Spotlight Interview with Novelist Mike Wells
One of the most rewarding aspects of being a writer, for me, remains the opportunities it affords me to meet other writers. Whenever I meet someone with a talent that I find genuine, I feel that I must find out more about the person. Such was the case after I’d become acquainted with novelist Mike Wells. We met through the miracle of social media and the rapport we developed was easy, comfortable. Talking with Mike I got the sense that his talent comes from deep within himself and like any true gift it must be expressed.
The author of bestsellers like Wild Child, Baby Talk, and Lust, Money, & Murder, Mike has built a following for himself that is both loyal and devoted. A native of Nashville, Tennessee, Mike is married and currently resides in England, where he teaches creative writing at Oxford. He is someone who shares of himself and his work eagerly. His relationship with his fans and with other writers sets him apart from many in the pack because he truly cares about people and what they think. His books feature either teens or adults, depending on the story, and they appeal to a broad audience of readers.
Mike’s work is riveting. Having read several of his books, which are available on the Amazon Kindle, iPad, and the Barnes and Noble Nook, I began planning to interview him almost a month before I actually asked him for the session. I just had to know what inspires him, what motivates him, and how he feels about his success. As I suspected, he didn’t disappoint me with his answers. I’m pleased to present Mike in this forum.
CP: Welcome, Mike, and thanks for visiting with me.
MW: Thank you, Carey! I appreciate the opportunity to be interviewed by you.CP: Tell me a bit about your writing process. What do you need to get into “author” mode?
MW: Getting into mode can be hard for me. I can't write well until a particular story "grabs" me and starts pulling me forward, rather than me pushing it. Usually at the beginning, the story requires a lot of pushing. What I've found is that each novel requires a slightly different "voice," or style of telling the story—attitude, etc. Sometimes it takes a while to find that voice and that's when I stay in "push" mode. Once I find the right voice the story pulls me to the computer each morning and the whole process becomes fun and relatively easy.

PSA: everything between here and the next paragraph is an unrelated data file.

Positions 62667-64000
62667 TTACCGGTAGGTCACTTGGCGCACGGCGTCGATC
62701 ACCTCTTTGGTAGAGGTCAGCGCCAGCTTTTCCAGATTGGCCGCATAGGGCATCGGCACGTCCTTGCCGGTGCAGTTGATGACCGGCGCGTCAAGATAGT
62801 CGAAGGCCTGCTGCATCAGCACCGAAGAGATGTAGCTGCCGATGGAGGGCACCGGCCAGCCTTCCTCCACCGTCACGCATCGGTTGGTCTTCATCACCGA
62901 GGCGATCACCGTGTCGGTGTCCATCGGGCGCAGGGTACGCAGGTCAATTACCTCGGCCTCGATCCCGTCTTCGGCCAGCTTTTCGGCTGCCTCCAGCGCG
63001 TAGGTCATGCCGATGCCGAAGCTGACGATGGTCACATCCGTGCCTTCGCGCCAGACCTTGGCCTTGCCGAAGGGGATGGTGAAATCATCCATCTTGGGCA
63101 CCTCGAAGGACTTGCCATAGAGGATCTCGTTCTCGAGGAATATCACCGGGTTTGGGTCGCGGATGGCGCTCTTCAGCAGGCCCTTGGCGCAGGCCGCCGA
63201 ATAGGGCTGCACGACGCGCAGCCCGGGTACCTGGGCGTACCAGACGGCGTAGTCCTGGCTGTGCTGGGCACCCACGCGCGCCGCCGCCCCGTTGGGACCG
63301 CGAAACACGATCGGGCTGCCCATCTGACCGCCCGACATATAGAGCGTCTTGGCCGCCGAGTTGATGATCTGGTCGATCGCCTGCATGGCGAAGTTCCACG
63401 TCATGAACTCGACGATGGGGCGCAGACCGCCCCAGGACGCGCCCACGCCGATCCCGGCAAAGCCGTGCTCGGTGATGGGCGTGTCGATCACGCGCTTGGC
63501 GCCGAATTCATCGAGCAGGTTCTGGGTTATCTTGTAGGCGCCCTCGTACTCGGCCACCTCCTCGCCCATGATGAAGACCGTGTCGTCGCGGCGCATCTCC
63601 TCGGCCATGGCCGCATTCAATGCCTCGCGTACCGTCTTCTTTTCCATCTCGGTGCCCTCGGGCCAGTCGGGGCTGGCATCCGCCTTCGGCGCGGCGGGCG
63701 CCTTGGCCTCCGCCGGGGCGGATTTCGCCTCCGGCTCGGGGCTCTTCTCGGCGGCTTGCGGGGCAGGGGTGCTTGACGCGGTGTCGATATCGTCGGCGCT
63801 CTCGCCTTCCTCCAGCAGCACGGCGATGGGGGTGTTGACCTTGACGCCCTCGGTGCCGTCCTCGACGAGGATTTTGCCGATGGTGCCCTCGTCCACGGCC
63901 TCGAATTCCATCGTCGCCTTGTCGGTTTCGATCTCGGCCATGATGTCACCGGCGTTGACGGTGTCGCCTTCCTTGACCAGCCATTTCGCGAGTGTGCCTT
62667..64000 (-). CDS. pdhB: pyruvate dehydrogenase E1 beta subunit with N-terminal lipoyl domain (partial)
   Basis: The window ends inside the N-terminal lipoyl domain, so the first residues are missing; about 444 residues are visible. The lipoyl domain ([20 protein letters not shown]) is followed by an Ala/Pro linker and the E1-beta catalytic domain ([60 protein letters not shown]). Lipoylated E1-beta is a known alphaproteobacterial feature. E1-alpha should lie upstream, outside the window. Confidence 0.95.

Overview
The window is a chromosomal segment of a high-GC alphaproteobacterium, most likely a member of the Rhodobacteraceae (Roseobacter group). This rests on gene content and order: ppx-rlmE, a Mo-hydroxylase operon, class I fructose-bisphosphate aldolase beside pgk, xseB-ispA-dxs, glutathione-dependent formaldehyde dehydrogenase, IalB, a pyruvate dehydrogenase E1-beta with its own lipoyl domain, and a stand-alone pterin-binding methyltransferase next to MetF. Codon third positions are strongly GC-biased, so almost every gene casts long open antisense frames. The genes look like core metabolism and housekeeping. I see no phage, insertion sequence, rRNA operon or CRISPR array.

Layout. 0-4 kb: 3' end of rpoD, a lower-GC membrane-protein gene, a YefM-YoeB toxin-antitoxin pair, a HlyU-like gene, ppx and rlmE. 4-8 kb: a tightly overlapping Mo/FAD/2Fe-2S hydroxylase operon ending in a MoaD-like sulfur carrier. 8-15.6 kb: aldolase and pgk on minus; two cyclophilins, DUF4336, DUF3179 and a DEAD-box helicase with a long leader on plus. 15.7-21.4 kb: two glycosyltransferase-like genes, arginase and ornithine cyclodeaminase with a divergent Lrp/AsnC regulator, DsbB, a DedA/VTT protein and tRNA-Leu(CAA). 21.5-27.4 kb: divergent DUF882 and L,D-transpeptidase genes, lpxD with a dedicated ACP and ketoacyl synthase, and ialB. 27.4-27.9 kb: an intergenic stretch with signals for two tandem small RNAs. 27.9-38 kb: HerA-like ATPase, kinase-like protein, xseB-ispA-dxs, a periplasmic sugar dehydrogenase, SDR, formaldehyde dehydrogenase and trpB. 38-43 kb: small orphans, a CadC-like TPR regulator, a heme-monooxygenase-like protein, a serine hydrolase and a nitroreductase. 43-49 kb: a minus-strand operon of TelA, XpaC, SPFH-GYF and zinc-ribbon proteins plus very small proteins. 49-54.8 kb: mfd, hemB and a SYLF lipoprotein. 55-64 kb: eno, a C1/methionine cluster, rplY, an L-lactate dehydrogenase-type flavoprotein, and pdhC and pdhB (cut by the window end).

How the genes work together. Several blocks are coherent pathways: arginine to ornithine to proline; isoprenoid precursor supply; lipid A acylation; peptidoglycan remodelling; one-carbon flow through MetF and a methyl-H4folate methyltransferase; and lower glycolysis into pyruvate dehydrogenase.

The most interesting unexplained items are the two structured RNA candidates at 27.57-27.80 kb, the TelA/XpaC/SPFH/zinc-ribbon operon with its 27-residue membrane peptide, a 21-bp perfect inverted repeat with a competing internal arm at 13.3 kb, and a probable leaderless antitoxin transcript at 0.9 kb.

CP: You’ve had some very popular titles and a great deal of success. To what do you attribute the positive reception your work has garnered?
MW: Well, I suppose it's simply the result of a lot of hard work, taking what little talent I have and developing the hell out of it. I spent a lot of time learning the craft, something that I think every writer should do—taking classes, reading books, getting feedback from experts (writing teachers and coaches). I think another element is that I started out a as a screenwriter, and many of today's readers seem to like fast-paced stories that are not too heavily-laden with description, which is my writing style.
CP: You write both adult novels and books for young adults, and your YA titles are usually as popular with adults as they are with teens. Why do you think the appeal is often broad in this manner?
MW: This is probably because I don't ever think about who my books are "for" in terms of the age of the reader--I just write the best story I can and then let it find its audience. When I first started out, agents would say, "Who is this book for?" and I would say, "It's for people who like reading." "Yes, but which readers?" they would say. They would eventually classify Wild Child or The Mysterious Disappearance of Kurt Kramer as Young Adult. Why? Simply because the main characters in these books are in their late teens. Agents and publishers are so interested in this because retailers need to know which shelf to put the book on. But this is artificial, something that's placed on top of a story, so to speak. I don't think this kind of categorization comes from writers very often. At least not from me.
CP: Let’s talk about inspiration. Where do you find the “muse” for your work, so to speak
MW: That's a hard question, Carey, and as a fiction writer, I think you well know it! For me, I'd have to say it comes from a feeling of wanting to improve upon the story I wrote last time, a deep desire to master the art and craft of fiction writing. But of course art is not something anyone can ever master, you can simply improve—true perfection can never be achieved.
CP: When you wrote Wild Child, what was the goal you had in mind for the reader?
MW: My goal is always to entertain readers and hopefully move them in an emotional and perhaps intellectual way. But I actually don't think much about the final or overall impact on the reader—I think that's unconscious and something I can't really control.CP: When Wild Child became a #1 e-book, were you surprised at that level of success?
MW: I was flabbergasted. I was not prepared for those thousands of downloads!
CP: How do you go back and forth between the adult and young adult genres with such ease?